The reason is that it’s not just the volume that’s the issue, it’s the duration. Think about it like this: listening at top volume for five minutes will damage your ears. But listening at medium volume for five hours might also damage your ears.
So here’s how you can be a little safer when you listen:
- If you don’t want to think about it, you may even be able to change the maximum volume on your smart device.
- Make sure that your device has volume level warnings enabled. These warnings can inform you about when your listening volume goes a little too high. Once you hear this alert, it’s your task to reduce the volume.
- If your ears begin to experience pain or ringing, immediately quit listening.
- It’s a good plan not to go above 40% – 50% volume level.
- Make use of the 80/90 rule: Listen at 80% volume for no more than 90 minutes. (Want more time? Lower the volume.)
- Give yourself plenty of breaks. The more breaks (and the longer duration they are), the better.
Earbuds specifically, and headphones generally, can be kind of stressful for your ears. So give your ears a break. After all, sensorineural hearing loss doesn’t (usually) develop suddenly; it progresses slowly and over time. The majority of the time people don’t even notice that it’s happening until it’s too late.
Sensorineural hearing loss is permanent
Usually, NHIL, or noise-related hearing loss, is permanent. When the stereocilia (small hair-like cells in your ears that detect sound) get destroyed by too much exposure to loud sound, they can never recover.
The damage is barely noticeable, especially in the early stages, and progresses gradually over time. That can make NIHL hard to recognize. It might be getting gradually worse, in the meantime, you believe it’s perfectly fine.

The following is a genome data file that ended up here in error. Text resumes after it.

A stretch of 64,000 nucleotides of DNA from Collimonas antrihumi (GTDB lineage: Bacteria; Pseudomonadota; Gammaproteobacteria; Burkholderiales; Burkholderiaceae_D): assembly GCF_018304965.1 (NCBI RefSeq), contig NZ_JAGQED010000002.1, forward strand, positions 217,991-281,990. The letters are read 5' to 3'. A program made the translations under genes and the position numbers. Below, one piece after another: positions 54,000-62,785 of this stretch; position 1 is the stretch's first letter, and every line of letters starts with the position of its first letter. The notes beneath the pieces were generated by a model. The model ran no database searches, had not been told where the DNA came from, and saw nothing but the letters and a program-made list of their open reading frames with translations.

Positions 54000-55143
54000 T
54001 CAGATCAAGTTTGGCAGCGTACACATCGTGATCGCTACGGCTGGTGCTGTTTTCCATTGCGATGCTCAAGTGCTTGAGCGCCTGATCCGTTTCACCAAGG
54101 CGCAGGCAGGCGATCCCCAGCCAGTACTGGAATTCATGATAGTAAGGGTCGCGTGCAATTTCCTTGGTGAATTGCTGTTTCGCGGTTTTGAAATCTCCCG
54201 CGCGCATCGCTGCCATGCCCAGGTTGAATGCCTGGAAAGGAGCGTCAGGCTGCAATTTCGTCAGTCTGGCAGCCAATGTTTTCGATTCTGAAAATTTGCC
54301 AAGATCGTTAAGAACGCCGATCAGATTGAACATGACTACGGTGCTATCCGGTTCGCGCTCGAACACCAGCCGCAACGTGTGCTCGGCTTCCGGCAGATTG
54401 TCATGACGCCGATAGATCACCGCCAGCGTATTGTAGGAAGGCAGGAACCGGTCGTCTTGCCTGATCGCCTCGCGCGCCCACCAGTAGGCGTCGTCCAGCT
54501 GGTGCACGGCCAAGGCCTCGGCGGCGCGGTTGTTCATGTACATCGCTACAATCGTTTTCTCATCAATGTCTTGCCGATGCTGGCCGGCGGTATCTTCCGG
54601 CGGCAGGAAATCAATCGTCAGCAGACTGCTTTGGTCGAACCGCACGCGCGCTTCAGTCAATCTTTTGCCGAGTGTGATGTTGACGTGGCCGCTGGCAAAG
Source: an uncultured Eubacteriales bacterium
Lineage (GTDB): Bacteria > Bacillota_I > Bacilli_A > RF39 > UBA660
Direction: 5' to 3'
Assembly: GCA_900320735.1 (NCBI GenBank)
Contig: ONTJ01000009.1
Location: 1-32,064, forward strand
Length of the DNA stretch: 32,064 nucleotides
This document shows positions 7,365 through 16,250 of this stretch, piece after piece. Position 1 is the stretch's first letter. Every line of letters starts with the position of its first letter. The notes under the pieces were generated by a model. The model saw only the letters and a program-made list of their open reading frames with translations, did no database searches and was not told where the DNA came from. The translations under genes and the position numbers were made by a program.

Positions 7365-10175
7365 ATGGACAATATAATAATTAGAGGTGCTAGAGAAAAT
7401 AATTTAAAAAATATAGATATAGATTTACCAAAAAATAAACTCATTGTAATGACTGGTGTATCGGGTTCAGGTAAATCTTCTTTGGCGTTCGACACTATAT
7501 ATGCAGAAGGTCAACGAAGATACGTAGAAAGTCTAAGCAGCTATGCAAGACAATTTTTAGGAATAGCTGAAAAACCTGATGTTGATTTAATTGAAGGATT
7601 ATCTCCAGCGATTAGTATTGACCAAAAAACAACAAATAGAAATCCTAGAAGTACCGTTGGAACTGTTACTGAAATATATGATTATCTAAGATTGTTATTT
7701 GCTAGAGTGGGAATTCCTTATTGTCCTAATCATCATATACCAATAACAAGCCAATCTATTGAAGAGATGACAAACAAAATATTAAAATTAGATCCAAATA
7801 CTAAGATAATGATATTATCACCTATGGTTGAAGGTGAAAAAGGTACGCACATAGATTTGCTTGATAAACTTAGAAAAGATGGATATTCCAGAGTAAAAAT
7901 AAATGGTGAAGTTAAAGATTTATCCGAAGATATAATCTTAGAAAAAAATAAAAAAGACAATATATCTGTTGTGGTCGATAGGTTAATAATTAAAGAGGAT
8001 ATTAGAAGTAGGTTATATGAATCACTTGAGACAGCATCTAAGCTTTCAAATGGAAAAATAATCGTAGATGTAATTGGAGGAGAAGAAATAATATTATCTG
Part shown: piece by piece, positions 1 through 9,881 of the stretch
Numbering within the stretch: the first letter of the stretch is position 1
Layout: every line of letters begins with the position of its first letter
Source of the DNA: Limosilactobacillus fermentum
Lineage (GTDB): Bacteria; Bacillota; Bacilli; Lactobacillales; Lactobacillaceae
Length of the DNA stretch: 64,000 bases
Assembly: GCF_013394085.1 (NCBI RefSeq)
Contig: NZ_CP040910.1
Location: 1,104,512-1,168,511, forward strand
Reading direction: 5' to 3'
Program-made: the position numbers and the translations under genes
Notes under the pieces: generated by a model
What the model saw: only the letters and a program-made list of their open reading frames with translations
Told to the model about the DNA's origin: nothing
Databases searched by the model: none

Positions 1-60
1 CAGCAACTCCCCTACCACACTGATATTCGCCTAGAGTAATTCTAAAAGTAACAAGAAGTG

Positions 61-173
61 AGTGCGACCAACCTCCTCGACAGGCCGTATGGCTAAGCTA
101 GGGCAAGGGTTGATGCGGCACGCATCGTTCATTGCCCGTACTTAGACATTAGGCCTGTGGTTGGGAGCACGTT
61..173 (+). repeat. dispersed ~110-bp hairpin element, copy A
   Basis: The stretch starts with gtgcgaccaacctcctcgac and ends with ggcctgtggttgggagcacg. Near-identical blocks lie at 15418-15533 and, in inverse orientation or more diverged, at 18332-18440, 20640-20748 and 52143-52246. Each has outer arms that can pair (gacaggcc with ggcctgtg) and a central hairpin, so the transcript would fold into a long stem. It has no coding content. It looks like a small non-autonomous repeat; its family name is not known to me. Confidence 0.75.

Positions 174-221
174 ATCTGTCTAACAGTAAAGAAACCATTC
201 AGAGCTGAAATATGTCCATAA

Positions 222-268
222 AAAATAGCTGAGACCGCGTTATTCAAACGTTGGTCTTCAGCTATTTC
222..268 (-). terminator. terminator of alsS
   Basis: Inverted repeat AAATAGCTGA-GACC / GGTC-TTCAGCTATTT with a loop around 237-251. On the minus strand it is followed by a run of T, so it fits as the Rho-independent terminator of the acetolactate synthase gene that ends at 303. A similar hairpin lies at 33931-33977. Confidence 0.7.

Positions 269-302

There is presently no cure or capability of reversing NIHL. Still, there are treatments designed to mitigate and minimize some of the most significant effects of sensorineural hearing loss (the most popular of such treatments is a hearing aid). These treatments, however, are not able to reverse the damage that’s been done.
So the best plan is prevention
That’s why so many hearing specialists put a significant emphasis on prevention. Here are some ways to keep listening to your earbuds while reducing your risk of hearing loss with good prevention routines:
- Schedule regular visits with us to get your hearing checked. We will be able to help you get tested and monitor the general health of your hearing.
- Switch up the types of headphones you’re wearing. That is, don’t wear earbuds all day every day. Try using over-the-ear headphones as well.
- When you’re listening to your devices, make use of volume-limiting apps.
- If you do have to go into an overly loud environment, use ear protection. Use earplugs, for example.
- Many headphones and earbuds come with noise-canceling technology, try to use those. This will mean you won’t need to turn the volume quite so high in order to hear your media clearly.
- Reduce the amount of damage your ears are encountering while you’re not using earbuds. Avoid exceedingly loud settings whenever you can.
You will be able to protect your sense of hearing for many years by taking measures to prevent hearing loss, particularly NHIL. It can also help make treatments such as hearing aids more effective when you do ultimately require them.
So… are earbuds the enemy?
So does all this mean you should grab your nearest set of earbuds and throw them in the trash? Well, no. Especially not if you have those Apple AirPods, those little gizmos are not cheap!
But your approach could need to be changed if you’re listening to your earbuds regularly. These earbuds could be damaging your hearing and you might not even recognize it. Your best defense, then, is being aware of the danger.
Step one is to control the volume and duration of your listening. The second step is to speak with us about the state of your hearing today.
If you think you might have damage because of overuse of earbuds, call us right away! We Can Help!